Jane Cibelli Becomes First Woman to Win Monmouth Training Title

When the Monmouth Park thoroughbred racing meet ended on Sunday, Jane Cibelli became the first woman to ever win the training title at the Jersey Shore track. Her 32 wins were six ahead of Greg Sacco and Scott Volk.
Cibelli spoke proudly about her achievement, “It is very exciting to win the title.  People are making a lot about being the first woman to win the title but it doesn’t matter whether you’re a man or woman.”
Ms. Cibelli is a native of the United Kingdom where she grew up interested in horses. She rode show jumpers as a teenager and got into racing when she left high school learning everything about the care of horses.  In 1983, she came to the United States and worked here way up the training ladder.  She won her first race as a trainer at the small time New Hampshire track Rockingham Park.
First coming to Monmouth Park was a big decision for Cibelli. “I’ve been coming to Monmouth for around 10 years but in the past 3 or 4 years I’ve been more serious about being in contention.  Initially, I trained at the cheaper tracks and wanted to try to move up at either Arlington Park (in Chicago) or Monmouth, but I decided to stay on the east coast.”
Cibelli spends her winters in Florida based at Tampa Bay Downs where she had a very good 2010-2011 meeting with 26 winners, but when she came north to Monmouth she was not expecting to win the training title. “Most of the horses I had at Tampa were too cheap to bring to Monmouth and you have to be careful about what kind of horses you bring to Monmouth because the meeting is very tough.  Things just came around and we got lucky!”
Her run to the training title was aided by several horses that went on winning streaks. Bombast was claimed for $12,500 and went on to win three in a row. Cibelli explained their plan. “We claimed Bombast because his numbers were good and thought he could win the Jersey-bred AE1 and he did that and just kept winning. We try and claim horses that are on the way up.”
Cibelli very modestly described why Pound Foolish went on a tear this summer. “Pound Foolish was claimed last year, but he wasn’t doing particularly well at Penn National so we could run him at a safe level. Sometimes horses just get good and he kept winning.”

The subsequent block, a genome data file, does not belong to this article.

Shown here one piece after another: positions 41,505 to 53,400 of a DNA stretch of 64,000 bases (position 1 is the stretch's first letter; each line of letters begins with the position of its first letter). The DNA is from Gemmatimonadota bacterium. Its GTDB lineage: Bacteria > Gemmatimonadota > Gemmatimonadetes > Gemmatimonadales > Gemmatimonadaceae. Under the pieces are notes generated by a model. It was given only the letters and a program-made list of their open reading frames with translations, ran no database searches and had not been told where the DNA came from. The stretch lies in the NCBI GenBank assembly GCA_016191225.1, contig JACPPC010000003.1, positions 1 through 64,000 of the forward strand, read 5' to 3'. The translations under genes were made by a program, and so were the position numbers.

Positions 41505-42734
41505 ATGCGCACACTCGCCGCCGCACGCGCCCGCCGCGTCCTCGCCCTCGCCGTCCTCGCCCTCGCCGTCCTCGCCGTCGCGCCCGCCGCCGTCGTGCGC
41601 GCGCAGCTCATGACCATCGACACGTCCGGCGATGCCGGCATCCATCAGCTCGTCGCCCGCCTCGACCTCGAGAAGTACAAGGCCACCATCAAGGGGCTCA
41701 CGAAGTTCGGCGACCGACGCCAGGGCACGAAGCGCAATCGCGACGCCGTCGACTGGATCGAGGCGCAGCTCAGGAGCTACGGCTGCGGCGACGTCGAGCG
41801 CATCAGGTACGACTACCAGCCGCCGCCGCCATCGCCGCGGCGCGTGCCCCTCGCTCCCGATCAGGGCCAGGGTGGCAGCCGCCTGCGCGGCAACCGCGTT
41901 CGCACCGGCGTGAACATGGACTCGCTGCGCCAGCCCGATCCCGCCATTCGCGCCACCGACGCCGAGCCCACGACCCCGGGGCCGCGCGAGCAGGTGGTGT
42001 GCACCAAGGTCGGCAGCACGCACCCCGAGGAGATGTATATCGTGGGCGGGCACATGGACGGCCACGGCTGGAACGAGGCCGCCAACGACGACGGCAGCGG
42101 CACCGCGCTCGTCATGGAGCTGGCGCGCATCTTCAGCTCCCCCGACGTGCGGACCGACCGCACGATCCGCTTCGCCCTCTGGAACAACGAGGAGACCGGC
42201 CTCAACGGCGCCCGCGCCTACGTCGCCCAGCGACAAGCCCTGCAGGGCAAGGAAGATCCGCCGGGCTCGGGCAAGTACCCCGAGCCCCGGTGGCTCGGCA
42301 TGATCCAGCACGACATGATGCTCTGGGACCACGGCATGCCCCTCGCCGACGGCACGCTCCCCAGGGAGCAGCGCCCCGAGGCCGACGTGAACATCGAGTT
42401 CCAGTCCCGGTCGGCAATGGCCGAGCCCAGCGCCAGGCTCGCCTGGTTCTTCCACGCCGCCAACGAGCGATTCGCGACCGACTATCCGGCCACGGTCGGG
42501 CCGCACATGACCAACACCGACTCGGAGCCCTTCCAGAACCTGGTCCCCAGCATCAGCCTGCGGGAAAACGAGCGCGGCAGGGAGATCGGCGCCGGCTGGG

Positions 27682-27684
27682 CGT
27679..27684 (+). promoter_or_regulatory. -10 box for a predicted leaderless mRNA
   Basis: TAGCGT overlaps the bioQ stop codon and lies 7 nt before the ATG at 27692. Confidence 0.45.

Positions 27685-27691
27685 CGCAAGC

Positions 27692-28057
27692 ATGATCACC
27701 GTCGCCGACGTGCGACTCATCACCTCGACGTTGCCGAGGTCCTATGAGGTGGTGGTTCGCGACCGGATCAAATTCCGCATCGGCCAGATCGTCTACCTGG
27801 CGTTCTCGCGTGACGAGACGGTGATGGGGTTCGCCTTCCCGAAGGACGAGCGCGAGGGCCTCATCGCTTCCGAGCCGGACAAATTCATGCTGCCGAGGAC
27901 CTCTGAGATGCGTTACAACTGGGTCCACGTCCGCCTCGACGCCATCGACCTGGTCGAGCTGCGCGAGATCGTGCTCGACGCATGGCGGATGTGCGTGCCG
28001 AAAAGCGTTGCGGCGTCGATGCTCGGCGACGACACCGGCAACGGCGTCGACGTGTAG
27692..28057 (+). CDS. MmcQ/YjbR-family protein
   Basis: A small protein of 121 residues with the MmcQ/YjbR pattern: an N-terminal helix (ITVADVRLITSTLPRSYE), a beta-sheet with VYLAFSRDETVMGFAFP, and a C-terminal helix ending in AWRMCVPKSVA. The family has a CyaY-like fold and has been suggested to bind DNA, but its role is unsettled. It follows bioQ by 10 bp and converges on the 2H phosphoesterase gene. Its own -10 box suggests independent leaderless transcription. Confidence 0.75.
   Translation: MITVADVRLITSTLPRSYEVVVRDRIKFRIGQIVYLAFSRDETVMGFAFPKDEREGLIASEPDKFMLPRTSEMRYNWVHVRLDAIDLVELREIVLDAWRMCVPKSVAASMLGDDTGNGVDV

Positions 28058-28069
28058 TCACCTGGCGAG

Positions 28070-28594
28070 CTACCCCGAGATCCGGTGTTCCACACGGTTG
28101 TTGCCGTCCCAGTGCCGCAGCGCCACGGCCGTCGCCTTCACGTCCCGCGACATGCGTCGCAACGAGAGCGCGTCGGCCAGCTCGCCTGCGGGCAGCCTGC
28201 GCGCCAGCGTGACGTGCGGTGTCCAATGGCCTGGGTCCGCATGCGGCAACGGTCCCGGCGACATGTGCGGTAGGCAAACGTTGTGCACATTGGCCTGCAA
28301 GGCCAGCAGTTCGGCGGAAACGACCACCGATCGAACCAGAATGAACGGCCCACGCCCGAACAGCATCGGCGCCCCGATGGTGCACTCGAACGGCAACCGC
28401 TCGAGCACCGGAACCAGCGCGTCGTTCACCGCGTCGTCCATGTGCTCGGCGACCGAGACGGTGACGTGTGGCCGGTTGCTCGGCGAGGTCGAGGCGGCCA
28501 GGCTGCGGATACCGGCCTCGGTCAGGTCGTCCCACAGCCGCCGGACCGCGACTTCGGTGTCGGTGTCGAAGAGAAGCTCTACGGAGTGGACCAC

This summer Cibelli defeated nationally acclaimed trainers Todd Pletcher and Steve Asmussen, who finished 7th and 9th at Monmouth. Pletcher and Asmussen rank one and two in the nation with over 200 wins each and both have over $14,000,000 in earnings.  Cibelli’s horses earned $903,055 this summer at the Oceanport track.
When asked about her goals in racing after this summer she said, “I hope to keep doing what I have been doing.  I enjoy the claiming game, but you usually can’t win a Breeders’ Cup race with a claimer.  I am starting to get into the breeding side and bought some yearlings at Keeneland this year and hope they will race well as two year-olds.”
Cibelli will head back to Florida for the winter where she said, “We will race at Tampa Bay Downs and look to claim some horses at Gulfstream to bring back to Monmouth next summer.” No doubt we will be able to find Cibelli defending her historic training title at Monmouth in 2011. 
Meet Matt Shifman

In the 70’s I was another one of those kids that went to the track with their fathers, and I immediately became enthralled with the excitement and challenges of handicapping.  And then the charisma and dominance of Secretariat gave me a hero to follow. To this day, I still get emotional when I hear Chic Anderson’s call of the 1973 Belmont, “Secretariat is moving like a tremendous machine”.

There have been many great horses run at the shore. In 1976 I watched Majestic Light win the Monmouth Invitational, now the Haskell, in track record time, defeating Honest Pleasure, the big favorite who was in from New York.  This was one of my first big wins at the track.
In the 80’s, as a disciple of Andy Beyer, I made my own speed figures because they were not available to the public. Needless to say I visited Monmouth frequently to test out the “figs”.
The 90’s allowed me to learn about the backstretch as a part owner of a few claimers that were stabled at Philadelphia Park.  Not a typical owner, I mucked stalls, cooled out the horses, and watched morning works.  Also, I met my wife and discovered that her grandfather bred, owned, and raced thoroughbreds on the West Virginia, Maryland circuit.  Today our office is decorated with winner’s circle pictures and a vast collection of Kentucky Derby glasses.
Today’s electronic age makes it so easy to gather information about racing.  I hope you use this blog to learn about Racing at the Jersey Shore.


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